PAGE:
Jed York

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John Edward "Jed" York (born c. 1980) is an American sports executive, the son of Denise DeBartolo York and John York, and the CEO of the San Francisco 49ers, appointed to that position by his parents.[1] He is also the nephew of former San Francisco 49ers owner Edward J. DeBartolo Jr.[1]

Early life[edit]

Born and raised in Youngstown, Ohio,[1] Jed attended St. Charles Elementary School and Cardinal Mooney High School (Youngstown, Ohio).[2] While in high school he was a baseball team captain and the senior class president.[2] He graduated from the University of Notre Dame earning a Bachelor of Arts in Finance and History.[1]


York began his working days as a financial analyst for Guggenheim Partners at their New York City offices but left after approximately a year.[1] After he quit his first job, York's parents brought him into their family owned team, the San Francisco 49ers, as the Director of Strategic Planning[1] and later promoted their son to Vice President of Strategic Planning.[3]

On December 28, 2008 Jed was appointed by his father to become president of the 49ers. While Jed is the operating head of the franchise, his mother Denise is the principal owner, and both of his parents, as co-chairmen, are responsible for providing resources and maintain their role of interacting with other owners and NFL executives.[4]

On October 11, 2010, with the 49ers off to a disappointing 0-5 start, Jed York wrote to ESPN's Adam Schefter that the 49ers would win their division and make the playoffs.[5] This proclamation led ESPN columnist David Fleming to refer to York as "kooky" and "goofy" and to note that York "backs up such bold declarations with a long list of qualifications starting with (1) his lifelong love of the 49ers, (2) his prestigious high school baseball career and (3) the fact that his godfather is Eddie DeBartolo."[6] However, the 49ers did come within one game of backing up York's assertion. In 2011, the Niners finished the season 13-3 with the 2nd seed in the NFC. In the divisional round, the Niners defeated the New Orleans Saints. The 49ers then hosted the NFC Championship game against the New York Giants, eventually losing in overtime, 20-17. The success of the 2011 San Francisco 49ers was accomplished with much of the same team from 2010, but with the key addition of first-year head coach Jim Harbaugh.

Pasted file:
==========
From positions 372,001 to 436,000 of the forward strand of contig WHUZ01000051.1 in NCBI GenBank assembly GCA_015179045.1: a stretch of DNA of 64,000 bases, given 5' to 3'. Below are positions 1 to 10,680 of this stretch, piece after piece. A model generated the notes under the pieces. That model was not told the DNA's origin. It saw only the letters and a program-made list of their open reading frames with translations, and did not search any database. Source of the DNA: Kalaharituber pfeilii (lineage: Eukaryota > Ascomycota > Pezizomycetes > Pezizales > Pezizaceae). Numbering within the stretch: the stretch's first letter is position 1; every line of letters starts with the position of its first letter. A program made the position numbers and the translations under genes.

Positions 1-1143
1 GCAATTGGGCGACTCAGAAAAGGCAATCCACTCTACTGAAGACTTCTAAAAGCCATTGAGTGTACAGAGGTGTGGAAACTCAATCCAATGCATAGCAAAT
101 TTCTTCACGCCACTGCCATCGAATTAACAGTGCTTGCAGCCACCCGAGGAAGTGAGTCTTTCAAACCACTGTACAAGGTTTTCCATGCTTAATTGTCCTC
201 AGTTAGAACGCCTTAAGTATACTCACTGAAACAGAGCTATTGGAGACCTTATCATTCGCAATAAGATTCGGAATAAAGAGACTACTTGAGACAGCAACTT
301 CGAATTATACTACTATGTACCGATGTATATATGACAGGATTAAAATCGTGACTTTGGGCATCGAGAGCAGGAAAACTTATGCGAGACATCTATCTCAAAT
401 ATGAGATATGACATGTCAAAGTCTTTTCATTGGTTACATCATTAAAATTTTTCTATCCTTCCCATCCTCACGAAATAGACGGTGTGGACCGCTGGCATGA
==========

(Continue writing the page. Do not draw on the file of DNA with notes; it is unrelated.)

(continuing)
In 2012, Jed York was replaced by Gideon Yu as Team President, although he retained the title of CEO.[7]

After a disappointing 19-3 loss to divisional rival Seattle Seahawks on November 27, 2014, York tweeted “Thank you 49ers faithful for coming out strong tonight. This performance wasn’t acceptable. I apologize for that.”[8] This public statement sparked a media frenzy about York's intent behind the Tweet and whether he was specifically referring to Coach Jim Harbaugh's future, prompting Lowell Cohn, a columnist with The Press Democrat, to declare: "Jed York is a coward."[9]

After the controversial decision to fire head coach Jim Harbaugh, there was a large negative outcry from the media and the 49ers fan base. Commenting on York's ability to manage the critical relationship between the general manager and the head coach, Michael Rosenberg wrote in Sports Illustrated, "he failed completely."[10] Rosenberg also described York's impact on the broader 49ers organization, noting that "York has created a culture that encourages selfishness, weakness and back-stabbing." Throughout the season, there were numerous leaks to the media from within the 49ers organization criticizing Coach Harbaugh. San Jose Mercury News columnist Tim Kawakami noted "York and [General Manager, Trent] Baalke were the primary sources for the off-the-record disclosures that undercut Harbaugh’s tenure."[11]

Jed replaced former head coach Jim Harbaugh with Jim Tomsula, and supported the change comparing it to the Golden State Warriors firing Mark Jackson and replacing him with Steve Kerr.[12]


  1. ^ a b c d e f "Jed York". San Francisco 49ers. Retrieved 2009-07-04. [dead link]
  2. ^ a b Ann Killion. "Young Jed York is growing into his role as face of 49ers". San Jose Mercury News. Retrieved 2009-07-04. 
  3. ^ Matt Maiocco. "Jed York Named Team President". Press Democrat. Retrieved 2009-07-04. 
  4. ^ "Jed York Named Team President". San Francisco 49ers. Retrieved 2009-07-04. [dead link]
  5. ^ Adam Schefter. "Jed York: 49ers Will Win NFC West". ESPN. Retrieved 2010-10-25. 
  6. ^ David Fleming. "49ers' Jed-eye Knight Sees All". ESPN. Retrieved 2010-10-25. 
  7. ^ "49ers extend Baalke's deal". CSN Bay Area. February 10, 2012. Retrieved 2012-02-11. 
  8. ^ "Jed York Tweet". Twitter. November 27, 2014. 
  9. ^ "Jed York is a coward". The Press Democrat. December 4, 2014. 
  10. ^ "49ers owner Jed York deserves blame for team's fissures, Harbaugh's exit". Sports Illustrated. December 29, 2014. 
  11. ^ "Jim Harbaugh’s soulful 49ers exit". San Jose Mercury News. December 28, 2014. 
  12. ^ Jared Dubin. "49ers CEO Jed York compares Jim Tomsula hiring to Steve Kerr". Retrieved 2015-10-05. 

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